In July of this year, British Prime Minister Theresa May released a draft withdrawal agreement, detailing the United Kingdom’s (UK) exit from the EU (commonly known as "Brexit"). The draft includes provisions on UK citizens’ rights post-Brexit and the GDPR’s continued applicability throughout this transition period.

The draft, however, does not address how the UK will implement data protection policies equivalent to the GDPR or the responsibilities assigned to the UK’s data protection authority (DPA), the Information Commissioner’s Office (ICO). The ICO is viewed as a leader on the European Data Protection Board (EDPB) because of its expertise, thorough guidance, and strict adherence to the GDPR. Because of the UK’s position in global business, it is critical that non-EU organizations are aware of the data protection requirements that may go into effect when the Brexit transition ends on January 1, 2021. This post looks at possible data protection outcomes of Brexit, how Brexit may affect the ICO’s EDPB role, and what options are available to U.S.-based organizations who chose the ICO as their DPA.

The Impact of Brexit on Data Protection

While discussions are still ongoing, privacy experts around the globe are speculating about the post-Brexit outcomes for UK data protection legislation. The following are all possible scenarios, ranked by likelihood of occurrence:

Most Likely: Soft Brexit

The UK remains in the European Economic Arena (EEA) and abides by the GDPR to its fullest extent. For this to be possible, the UK must accept the vast majority of EU legislation outside of the GDPR. This would ensure the ICO stays in its current role on the EDPB. This outcome would be the most beneficial to organizations, because it would provide seamless accessibility across the European marketplace. In this scenario, organizations outside the EU may opt to transfer personal data under contractual clauses and binding corporate rules (BCRs), which are essentially adequacy agreements for non-EU organizations (provided they have the required levels of data protection in place), or to comply with the EU-U.S. and Swiss-U.S. Privacy Shield Frameworks, if adopted.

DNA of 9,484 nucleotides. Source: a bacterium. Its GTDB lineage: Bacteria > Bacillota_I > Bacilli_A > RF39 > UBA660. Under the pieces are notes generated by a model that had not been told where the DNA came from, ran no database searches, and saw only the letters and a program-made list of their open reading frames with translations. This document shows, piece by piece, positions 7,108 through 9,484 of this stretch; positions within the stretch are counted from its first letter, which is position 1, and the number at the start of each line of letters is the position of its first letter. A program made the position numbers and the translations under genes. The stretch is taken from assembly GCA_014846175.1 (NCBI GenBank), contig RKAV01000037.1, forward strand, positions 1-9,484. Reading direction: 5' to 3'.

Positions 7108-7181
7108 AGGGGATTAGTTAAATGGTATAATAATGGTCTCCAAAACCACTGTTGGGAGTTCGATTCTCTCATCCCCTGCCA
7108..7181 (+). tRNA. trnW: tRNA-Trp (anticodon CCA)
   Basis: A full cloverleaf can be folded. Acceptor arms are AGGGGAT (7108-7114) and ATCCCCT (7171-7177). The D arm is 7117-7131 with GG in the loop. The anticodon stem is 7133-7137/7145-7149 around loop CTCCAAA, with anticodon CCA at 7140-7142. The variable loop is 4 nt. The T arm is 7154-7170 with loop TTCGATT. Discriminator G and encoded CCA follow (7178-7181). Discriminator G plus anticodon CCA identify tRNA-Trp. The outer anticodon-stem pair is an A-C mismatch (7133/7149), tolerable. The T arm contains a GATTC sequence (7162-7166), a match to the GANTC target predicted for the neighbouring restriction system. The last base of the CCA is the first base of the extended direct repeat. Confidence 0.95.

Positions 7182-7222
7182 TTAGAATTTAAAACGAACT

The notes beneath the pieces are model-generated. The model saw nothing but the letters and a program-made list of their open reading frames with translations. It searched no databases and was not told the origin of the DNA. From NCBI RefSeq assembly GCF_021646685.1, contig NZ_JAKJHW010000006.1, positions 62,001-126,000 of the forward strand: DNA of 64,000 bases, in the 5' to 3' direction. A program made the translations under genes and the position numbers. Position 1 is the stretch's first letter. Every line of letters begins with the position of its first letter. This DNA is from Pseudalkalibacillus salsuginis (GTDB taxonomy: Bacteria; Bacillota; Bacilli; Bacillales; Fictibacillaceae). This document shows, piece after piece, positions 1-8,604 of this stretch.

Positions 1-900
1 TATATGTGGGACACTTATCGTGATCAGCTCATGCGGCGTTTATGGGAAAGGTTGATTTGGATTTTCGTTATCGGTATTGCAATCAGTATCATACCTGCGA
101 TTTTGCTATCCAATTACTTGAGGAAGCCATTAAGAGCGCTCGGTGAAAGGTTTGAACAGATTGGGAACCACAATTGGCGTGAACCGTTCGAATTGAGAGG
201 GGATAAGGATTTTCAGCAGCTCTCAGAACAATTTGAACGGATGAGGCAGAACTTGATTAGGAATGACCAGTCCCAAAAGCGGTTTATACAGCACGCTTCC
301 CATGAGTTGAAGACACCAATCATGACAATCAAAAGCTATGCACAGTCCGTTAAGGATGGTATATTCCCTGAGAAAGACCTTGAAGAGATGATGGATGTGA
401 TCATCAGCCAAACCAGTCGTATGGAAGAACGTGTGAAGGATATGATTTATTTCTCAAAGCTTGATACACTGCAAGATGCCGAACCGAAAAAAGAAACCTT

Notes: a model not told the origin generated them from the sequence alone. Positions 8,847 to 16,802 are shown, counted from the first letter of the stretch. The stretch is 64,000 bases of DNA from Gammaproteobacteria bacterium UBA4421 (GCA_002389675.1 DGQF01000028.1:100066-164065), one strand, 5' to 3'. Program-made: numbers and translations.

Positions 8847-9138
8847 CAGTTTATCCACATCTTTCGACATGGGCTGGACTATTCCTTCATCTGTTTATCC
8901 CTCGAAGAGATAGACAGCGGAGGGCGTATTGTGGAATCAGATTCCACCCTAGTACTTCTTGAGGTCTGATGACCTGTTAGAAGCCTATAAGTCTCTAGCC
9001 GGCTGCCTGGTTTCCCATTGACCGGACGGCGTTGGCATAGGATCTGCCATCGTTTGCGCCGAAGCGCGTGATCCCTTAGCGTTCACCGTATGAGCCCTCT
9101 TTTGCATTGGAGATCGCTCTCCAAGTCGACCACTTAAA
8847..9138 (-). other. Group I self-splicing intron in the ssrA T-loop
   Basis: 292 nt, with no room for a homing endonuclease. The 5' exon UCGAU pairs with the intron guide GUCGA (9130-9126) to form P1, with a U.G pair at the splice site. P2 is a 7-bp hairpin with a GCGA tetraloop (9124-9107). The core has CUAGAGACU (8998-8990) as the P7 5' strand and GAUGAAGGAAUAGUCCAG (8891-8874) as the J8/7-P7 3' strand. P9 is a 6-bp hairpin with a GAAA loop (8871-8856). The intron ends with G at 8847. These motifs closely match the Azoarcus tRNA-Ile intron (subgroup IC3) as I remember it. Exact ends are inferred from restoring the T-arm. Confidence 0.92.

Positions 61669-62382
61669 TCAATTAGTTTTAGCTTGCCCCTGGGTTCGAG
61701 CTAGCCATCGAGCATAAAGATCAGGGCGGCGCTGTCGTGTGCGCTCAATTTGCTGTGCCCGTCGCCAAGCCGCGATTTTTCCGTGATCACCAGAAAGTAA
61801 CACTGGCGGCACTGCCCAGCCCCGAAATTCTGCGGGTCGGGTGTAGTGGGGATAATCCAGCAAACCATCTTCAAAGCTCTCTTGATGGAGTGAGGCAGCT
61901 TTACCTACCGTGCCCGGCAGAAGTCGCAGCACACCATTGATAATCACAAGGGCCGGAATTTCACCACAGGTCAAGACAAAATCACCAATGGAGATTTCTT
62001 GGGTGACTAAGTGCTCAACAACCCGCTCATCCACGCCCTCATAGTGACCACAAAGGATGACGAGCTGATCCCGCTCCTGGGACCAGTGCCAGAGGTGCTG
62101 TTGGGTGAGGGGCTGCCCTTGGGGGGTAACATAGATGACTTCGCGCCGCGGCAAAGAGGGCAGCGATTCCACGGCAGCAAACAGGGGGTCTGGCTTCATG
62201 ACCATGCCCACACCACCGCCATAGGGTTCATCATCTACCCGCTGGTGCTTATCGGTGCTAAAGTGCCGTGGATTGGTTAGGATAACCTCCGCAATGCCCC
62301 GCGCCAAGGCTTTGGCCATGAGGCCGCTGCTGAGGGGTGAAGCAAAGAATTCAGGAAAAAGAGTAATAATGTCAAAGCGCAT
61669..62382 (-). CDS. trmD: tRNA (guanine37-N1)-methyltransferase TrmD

Less Likely: "Semi-Soft" Brexit

The UK withdraws from the EEA and remains a member of the European Free Trade Agreement (EFTA). This arrangement would ensure the free flow of personal data between the EU and UK, and a role for the ICO on the EDPB, though significantly reduced.

Unlikely: Hard Brexit

The UK moves to make all prior arrangements with the EU obsolete. In this scenario, the UK adopts a more business-friendly version of the GDPR, dubbed “GDPR-lite” by many, which would ease compliance requirements and lower non-compliance penalties. Though some privacy experts believe this situation is possible, Elizabeth Denham, the ICO Commissioner, has stated that “although Brexit will occur, data protection standards with the GDPR will continue to align,” leading many to think this outcome unlikely. In this scenario, the UK Parliament would be charged with establishing individual agreements with EU Member States in order to continue legal data transfers between them. This will affect non-EU organizations who selected the ICO as their DPA under the GDPR, as the ICO will no longer be able to enforce or assess GDPR compliance.